The faster bandwidth is already setting the stage for academic improvement, officials said. With more bandwidth to go around this year, Lisa Leeper, principal of Nome’s sole charter school, said she had finally introduced a digital writing program that allows her fifth- through eighth-graders to work through the material at their own pace, as teachers track individual progress.

“I can almost guarantee we’re going to improve our writing scores this year … because I’m able to reach everyone in the areas they need help,” she said. “That’s possible because of these new technologies.”

And Tatro, the high school social studies teacher, said the interactive technology is necessary to prepare students for the workforce. “There’s barely any industry now that you can enter that doesn’t utilize the computer,” she said.

Seniors like Abby Tozier are reaping the benefits of a better connection while taking dual-credit courses offered by the University of Alaska Fairbanks satellite campus in Nome.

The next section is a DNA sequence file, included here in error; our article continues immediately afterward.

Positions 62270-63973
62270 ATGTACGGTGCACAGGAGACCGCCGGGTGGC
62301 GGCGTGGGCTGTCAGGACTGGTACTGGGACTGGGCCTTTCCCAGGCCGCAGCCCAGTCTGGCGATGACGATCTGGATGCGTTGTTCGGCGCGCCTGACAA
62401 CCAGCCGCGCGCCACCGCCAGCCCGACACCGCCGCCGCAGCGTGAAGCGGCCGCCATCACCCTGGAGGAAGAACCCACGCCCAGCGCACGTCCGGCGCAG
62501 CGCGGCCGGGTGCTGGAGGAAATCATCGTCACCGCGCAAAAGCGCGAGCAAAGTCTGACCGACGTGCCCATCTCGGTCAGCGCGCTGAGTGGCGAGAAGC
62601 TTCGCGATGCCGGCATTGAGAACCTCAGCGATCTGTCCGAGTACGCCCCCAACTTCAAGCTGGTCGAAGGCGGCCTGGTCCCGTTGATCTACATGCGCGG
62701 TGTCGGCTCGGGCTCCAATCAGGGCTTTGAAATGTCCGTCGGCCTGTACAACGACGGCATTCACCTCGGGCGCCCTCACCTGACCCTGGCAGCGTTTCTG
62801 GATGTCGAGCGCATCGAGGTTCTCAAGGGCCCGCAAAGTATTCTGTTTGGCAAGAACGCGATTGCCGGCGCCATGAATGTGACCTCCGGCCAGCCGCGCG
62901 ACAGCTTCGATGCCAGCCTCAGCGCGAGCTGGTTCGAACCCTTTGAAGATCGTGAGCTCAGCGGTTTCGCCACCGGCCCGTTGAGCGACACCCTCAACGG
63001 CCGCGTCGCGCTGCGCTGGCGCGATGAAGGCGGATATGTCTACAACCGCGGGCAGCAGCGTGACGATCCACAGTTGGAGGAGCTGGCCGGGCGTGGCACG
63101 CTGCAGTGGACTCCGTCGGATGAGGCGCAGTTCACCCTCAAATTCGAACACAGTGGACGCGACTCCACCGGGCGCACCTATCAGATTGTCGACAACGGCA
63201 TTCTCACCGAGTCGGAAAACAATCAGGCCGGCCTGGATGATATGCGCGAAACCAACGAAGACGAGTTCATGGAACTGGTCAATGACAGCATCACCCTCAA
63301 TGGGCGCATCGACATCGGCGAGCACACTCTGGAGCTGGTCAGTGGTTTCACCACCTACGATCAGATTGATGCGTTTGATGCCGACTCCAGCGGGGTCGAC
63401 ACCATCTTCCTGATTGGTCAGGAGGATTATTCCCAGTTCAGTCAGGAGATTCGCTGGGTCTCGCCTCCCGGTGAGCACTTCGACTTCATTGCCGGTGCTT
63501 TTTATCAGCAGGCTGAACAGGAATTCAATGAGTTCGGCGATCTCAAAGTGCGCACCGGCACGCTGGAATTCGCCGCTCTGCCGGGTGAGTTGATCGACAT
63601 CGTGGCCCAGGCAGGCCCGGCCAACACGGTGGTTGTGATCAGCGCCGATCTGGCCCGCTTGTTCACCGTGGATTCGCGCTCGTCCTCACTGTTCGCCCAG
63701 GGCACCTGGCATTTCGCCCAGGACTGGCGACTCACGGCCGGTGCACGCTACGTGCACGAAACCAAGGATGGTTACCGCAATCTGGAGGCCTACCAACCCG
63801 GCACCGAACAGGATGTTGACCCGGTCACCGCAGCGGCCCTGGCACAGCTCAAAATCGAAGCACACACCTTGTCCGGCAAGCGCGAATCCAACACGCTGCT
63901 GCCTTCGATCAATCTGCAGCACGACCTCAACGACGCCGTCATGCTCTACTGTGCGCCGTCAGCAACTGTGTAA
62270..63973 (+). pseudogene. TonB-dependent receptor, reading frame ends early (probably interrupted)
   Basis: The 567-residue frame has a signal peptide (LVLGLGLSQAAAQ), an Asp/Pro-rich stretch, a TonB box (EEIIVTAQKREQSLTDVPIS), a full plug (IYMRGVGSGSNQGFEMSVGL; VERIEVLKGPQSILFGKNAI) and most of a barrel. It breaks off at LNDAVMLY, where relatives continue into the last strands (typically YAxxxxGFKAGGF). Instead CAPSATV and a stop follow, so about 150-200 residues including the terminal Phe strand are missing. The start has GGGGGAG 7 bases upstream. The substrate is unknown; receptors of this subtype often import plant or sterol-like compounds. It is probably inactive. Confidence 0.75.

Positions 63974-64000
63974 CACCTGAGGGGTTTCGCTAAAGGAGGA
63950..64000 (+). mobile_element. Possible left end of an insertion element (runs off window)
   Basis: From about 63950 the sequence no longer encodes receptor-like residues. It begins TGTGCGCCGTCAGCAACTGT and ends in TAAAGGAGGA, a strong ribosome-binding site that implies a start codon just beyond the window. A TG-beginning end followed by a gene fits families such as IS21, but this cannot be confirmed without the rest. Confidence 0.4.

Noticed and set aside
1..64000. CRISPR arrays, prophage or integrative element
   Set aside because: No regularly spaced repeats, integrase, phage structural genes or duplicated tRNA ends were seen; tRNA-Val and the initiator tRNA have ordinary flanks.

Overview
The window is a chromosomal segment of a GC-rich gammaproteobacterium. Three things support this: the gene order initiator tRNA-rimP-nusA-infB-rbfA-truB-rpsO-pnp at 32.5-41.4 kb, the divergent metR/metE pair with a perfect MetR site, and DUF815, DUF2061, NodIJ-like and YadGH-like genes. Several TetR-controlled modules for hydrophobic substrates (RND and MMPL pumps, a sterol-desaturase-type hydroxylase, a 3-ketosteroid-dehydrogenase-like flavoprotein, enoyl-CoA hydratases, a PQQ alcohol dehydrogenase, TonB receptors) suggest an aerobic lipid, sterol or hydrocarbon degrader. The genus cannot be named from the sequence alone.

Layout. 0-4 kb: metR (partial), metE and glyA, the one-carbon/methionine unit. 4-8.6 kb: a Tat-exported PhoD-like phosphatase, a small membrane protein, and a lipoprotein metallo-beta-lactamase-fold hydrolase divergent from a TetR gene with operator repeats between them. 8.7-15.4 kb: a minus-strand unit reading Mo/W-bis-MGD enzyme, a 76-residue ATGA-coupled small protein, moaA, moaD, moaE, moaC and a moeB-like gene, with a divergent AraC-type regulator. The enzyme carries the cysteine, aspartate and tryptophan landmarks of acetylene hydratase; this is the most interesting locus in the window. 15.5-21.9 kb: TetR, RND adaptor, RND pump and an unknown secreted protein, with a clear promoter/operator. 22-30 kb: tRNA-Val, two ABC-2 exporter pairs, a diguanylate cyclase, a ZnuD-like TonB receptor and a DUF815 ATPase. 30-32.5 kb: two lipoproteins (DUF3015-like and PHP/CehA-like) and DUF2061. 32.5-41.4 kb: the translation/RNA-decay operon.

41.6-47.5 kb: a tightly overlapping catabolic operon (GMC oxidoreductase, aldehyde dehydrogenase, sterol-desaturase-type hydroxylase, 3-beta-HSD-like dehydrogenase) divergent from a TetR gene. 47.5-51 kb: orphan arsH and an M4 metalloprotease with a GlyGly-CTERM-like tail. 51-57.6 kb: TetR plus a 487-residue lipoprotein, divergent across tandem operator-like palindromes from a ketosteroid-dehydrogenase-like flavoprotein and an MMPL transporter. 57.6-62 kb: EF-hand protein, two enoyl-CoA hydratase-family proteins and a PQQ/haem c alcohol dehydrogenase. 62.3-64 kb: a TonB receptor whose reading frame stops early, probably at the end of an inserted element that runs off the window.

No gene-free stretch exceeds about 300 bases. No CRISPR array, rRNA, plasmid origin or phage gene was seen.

Earlier this fall, Tozier’s instructor had to travel for her other job and was teaching from afar. “She’s been doing Google Hangouts with us online, which is super convenient,” Tozier said.

Another improvement: Online testing, which takes up several weeks each year, no longer forces a “lockdown” on other internet activity, like video streaming, said Amy Eakin, director of technology for the Northwest Arctic Borough district. With greater bandwidth, the September round of testing went smoothly, she said, and teachers were free to “teach as they would normally.”

The Final Frontier

As the Quintillion fiber project was underway in 2016 and 2017, Alaska was already making strides in connecting tens of thousands more students through existing microwave, satellite, and fiber networks. As of October 2018, 83 percent of districts could access the internet at the FCC’s 2014 minimum recommended speed of 100 kilobits per second per student, up from 42 percent of districts in 2015, according to EducationSuperHighway. (Nationwide, median bandwidth exceeds 500 kilobits per second per student, the organization reported in October.)